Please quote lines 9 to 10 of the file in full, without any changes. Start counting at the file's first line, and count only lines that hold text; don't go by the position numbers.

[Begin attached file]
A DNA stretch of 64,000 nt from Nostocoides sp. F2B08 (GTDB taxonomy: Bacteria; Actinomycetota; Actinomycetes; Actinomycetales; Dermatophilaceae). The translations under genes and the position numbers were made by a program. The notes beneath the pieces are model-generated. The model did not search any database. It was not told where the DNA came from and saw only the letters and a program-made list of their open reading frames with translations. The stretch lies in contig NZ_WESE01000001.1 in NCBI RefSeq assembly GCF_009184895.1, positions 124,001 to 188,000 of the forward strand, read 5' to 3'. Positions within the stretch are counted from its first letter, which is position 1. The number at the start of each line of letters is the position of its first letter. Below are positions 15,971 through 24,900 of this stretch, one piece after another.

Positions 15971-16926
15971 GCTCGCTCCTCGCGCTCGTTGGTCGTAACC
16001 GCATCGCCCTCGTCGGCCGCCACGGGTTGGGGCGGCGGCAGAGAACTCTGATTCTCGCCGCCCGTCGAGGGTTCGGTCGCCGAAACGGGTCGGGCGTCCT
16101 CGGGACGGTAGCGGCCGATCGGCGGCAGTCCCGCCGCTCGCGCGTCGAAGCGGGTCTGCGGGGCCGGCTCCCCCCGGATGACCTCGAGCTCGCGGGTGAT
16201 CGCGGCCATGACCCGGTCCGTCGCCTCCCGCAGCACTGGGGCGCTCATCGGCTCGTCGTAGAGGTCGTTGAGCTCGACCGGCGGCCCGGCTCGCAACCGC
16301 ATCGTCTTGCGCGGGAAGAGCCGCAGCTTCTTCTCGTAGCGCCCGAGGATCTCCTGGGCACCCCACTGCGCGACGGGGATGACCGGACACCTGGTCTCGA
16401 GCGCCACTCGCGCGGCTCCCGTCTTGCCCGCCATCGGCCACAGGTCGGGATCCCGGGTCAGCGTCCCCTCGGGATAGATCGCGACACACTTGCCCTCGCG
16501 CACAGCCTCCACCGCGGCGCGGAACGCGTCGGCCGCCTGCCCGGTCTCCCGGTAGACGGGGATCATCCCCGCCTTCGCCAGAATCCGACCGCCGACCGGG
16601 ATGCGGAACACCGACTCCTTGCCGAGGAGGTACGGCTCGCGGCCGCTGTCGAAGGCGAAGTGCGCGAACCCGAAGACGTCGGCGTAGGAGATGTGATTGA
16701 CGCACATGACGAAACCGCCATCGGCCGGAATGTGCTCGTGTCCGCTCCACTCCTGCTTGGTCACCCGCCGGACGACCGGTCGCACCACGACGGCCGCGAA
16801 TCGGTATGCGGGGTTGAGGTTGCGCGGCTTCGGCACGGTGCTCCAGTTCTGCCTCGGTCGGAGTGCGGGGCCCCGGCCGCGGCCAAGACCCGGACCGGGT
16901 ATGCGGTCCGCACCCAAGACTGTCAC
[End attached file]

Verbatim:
16501 CACAGCCTCCACCGCGGCGCGGAACGCGTCGGCCGCCTGCCCGGTCTCCCGGTAGACGGGGATCATCCCCGCCTTCGCCAGAATCCGACCGCCGACCGGG
16601 ATGCGGAACACCGACTCCTTGCCGAGGAGGTACGGCTCGCGGCCGCTGTCGAAGGCGAAGTGCGCGAACCCGAAGACGTCGGCGTAGGAGATGTGATTGA